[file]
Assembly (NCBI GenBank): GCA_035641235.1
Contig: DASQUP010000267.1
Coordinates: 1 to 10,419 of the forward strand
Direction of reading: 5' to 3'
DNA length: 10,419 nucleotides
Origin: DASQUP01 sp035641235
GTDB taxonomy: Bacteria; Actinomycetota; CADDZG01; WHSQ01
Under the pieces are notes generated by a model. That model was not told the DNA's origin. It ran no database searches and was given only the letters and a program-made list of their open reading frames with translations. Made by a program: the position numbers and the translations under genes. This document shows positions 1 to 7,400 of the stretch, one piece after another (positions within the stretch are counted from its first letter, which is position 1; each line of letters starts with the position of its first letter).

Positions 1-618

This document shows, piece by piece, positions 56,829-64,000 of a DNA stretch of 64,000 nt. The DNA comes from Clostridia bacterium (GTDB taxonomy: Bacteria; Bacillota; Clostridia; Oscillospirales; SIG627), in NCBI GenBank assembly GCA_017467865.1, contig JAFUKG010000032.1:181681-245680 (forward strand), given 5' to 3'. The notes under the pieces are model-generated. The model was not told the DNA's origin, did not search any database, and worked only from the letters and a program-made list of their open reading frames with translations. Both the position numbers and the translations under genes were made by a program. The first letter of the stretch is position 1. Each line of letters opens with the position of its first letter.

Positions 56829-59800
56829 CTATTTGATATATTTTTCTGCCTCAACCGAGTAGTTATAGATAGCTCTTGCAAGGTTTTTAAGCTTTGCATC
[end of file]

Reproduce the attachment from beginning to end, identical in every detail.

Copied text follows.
Assembly (NCBI GenBank): GCA_035641235.1
Contig: DASQUP010000267.1
Coordinates: 1 to 10,419 of the forward strand
Direction of reading: 5' to 3'
DNA length: 10,419 nucleotides
Origin: DASQUP01 sp035641235
GTDB taxonomy: Bacteria; Actinomycetota; CADDZG01; WHSQ01
Under the pieces are notes generated by a model. That model was not told the DNA's origin. It ran no database searches and was given only the letters and a program-made list of their open reading frames with translations. Made by a program: the position numbers and the translations under genes. This document shows positions 1 to 7,400 of the stretch, one piece after another (positions within the stretch are counted from its first letter, which is position 1; each line of letters starts with the position of its first letter).

Positions 1-618

This document shows, piece by piece, positions 56,829-64,000 of a DNA stretch of 64,000 nt. The DNA comes from Clostridia bacterium (GTDB taxonomy: Bacteria; Bacillota; Clostridia; Oscillospirales; SIG627), in NCBI GenBank assembly GCA_017467865.1, contig JAFUKG010000032.1:181681-245680 (forward strand), given 5' to 3'. The notes under the pieces are model-generated. The model was not told the DNA's origin, did not search any database, and worked only from the letters and a program-made list of their open reading frames with translations. Both the position numbers and the translations under genes were made by a program. The first letter of the stretch is position 1. Each line of letters opens with the position of its first letter.

Positions 56829-59800
56829 CTATTTGATATATTTTTCTGCCTCAACCGAGTAGTTATAGATAGCTCTTGCAAGGTTTTTAAGCTTTGCATC